It's being likened to the Rodney King video -- the famous beating of a black motorist by some Los Angeles police officers -- and rightfully so.
The ten minute video of a disoriented Polish immigrant who was shot several times with an electric weapon at the Vancouver airport has now been viewed millions of times around the world and the man's death has brought into serious question the continued use of tasers by police in the United States and Canada.
Amnesty International keeps track of taser deaths which they peg at over 270 since 2001. In Canada there were at least 18 since 2003.
Taser supporters make a bizarre argument that tasers do not kill. But they do.
Here is one way: The person shot develops tetany, a physiological condition of muscular exhaustion. It can lead to death by respiratory paralysis, according to John Butt, a forensic pathologist in British Columbia who does private consulting in Canada and the United States.
Dr. Butt isn't entirely opposed to taser use but he says police must know its capabilities and limits and restrict taser use. For example, jolts from the stun gun should not be given too quickly in succession because rapid use might contribute to tetany.
The death of the Polish-speaking man at the Vancouver airport was horrifying and seemingly avoidable. He had reportedly spent five hours on a bus in Poland and 13 hours on a plane, and then been held at Canadian customs and immigration for some hours. He couldn't find his mother, who had waited 10 hours for him in vain. He was lost and no one understood him. He began shouting and throwing things, all within a secure area. The mind boggles that humanity is smart enough to invent the taser but unable to think up a way to intervene in this fraught situation without killing the man.
There's a bit of semantics at play, too. Police and the taser industry claim tasers do not directly cause death. The question should be, however, whether a taser used (often more than once) on a person in a state of delirium, and followed up by severe restraint, may cause death. Death might not have come directly but it's come far too often.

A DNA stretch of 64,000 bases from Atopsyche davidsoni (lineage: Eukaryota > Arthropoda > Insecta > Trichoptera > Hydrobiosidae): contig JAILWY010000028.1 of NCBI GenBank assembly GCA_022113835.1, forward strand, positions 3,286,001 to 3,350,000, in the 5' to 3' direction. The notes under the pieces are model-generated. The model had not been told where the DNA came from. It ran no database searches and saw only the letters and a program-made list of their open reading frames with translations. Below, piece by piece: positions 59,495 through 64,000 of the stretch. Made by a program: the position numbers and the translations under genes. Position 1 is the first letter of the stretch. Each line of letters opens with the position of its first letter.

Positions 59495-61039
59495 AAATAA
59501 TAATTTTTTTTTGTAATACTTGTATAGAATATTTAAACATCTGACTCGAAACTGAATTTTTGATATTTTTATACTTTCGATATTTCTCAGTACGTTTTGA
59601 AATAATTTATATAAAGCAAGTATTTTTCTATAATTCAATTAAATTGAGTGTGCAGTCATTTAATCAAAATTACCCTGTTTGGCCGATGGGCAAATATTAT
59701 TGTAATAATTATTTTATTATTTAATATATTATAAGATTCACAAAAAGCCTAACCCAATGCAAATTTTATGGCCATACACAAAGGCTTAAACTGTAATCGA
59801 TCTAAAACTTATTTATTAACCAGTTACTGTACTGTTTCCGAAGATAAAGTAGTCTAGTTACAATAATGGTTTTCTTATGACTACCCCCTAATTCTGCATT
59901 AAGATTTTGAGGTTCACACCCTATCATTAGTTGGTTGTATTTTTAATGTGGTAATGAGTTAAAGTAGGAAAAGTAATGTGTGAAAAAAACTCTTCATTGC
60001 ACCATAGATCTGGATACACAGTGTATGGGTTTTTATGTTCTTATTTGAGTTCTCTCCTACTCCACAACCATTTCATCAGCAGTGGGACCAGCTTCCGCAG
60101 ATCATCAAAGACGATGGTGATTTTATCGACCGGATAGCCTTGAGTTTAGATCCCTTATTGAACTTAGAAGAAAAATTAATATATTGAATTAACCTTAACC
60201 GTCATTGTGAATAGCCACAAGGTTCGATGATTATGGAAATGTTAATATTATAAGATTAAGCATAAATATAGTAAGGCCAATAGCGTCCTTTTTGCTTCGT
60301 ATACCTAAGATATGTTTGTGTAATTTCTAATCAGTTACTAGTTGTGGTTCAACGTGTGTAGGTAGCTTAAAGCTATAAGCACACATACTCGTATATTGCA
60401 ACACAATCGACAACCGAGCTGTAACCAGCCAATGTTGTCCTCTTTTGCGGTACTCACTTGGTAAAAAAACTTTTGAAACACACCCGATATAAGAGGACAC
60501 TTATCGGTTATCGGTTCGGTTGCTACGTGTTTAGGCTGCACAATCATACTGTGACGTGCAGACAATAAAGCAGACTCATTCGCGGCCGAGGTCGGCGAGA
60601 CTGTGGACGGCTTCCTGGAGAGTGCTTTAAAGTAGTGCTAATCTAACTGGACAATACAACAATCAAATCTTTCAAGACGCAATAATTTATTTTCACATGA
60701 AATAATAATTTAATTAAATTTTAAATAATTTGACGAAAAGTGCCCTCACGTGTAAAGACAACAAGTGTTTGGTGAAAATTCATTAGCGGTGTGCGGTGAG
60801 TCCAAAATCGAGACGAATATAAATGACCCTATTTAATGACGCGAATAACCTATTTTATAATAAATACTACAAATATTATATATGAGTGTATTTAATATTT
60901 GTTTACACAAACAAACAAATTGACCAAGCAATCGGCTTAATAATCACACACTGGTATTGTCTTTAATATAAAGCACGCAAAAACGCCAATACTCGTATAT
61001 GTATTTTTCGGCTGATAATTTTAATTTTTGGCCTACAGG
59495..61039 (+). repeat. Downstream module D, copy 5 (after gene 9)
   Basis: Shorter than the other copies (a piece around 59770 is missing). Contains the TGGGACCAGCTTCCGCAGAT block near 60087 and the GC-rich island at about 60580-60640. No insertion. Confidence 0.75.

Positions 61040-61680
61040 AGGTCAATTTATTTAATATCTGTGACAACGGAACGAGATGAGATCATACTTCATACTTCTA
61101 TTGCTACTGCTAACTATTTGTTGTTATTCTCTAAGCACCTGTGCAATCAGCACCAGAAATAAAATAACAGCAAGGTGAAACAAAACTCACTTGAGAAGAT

There is also a crucial flaw in the logic (or lack thereof) around taser use. Some police say when someone is in a wild, irrational state of delirium, he might die even when not tasered. What they mean is that (apart from the occasional death from the delirium itself) the death occurs after a neck restraint, hog-tying or asphyxia caused when police officers put their knees on the person's chest. Taser advocates defend tasers by arguing that they are no more dangerous than other restraints. But does that mean tasers are safe? Of course not.
The evidence is mounting that tasers are a very dangerous weapon whose use must be severely restrained. It should be a last-resort alternative to deadly force.
The time has come, too, for more serious review of taser incidents to determine if such force was properly used and, if not, whether criminal prosecution is justified. While that may sound harsh, the problem is serious and police officers must realize that they may be morally and legally responsible for taser abuse.
In fairness to police, it may well be that many officers aren't aware of how dangerous these stun guns really are. Recent events should be their wakeup call.
As one who served in the Army in the Viet-Nam era, I recall well the paradigm shift in Army training after the "My Lai massacre." Soldiers were now instructed that there was a duty to disobey an illegal order. That was a bombshell to veteran military personnel but the Army's message was that atrocities would no longer be tolerated and those responsible should and would be held accountable. Enough said.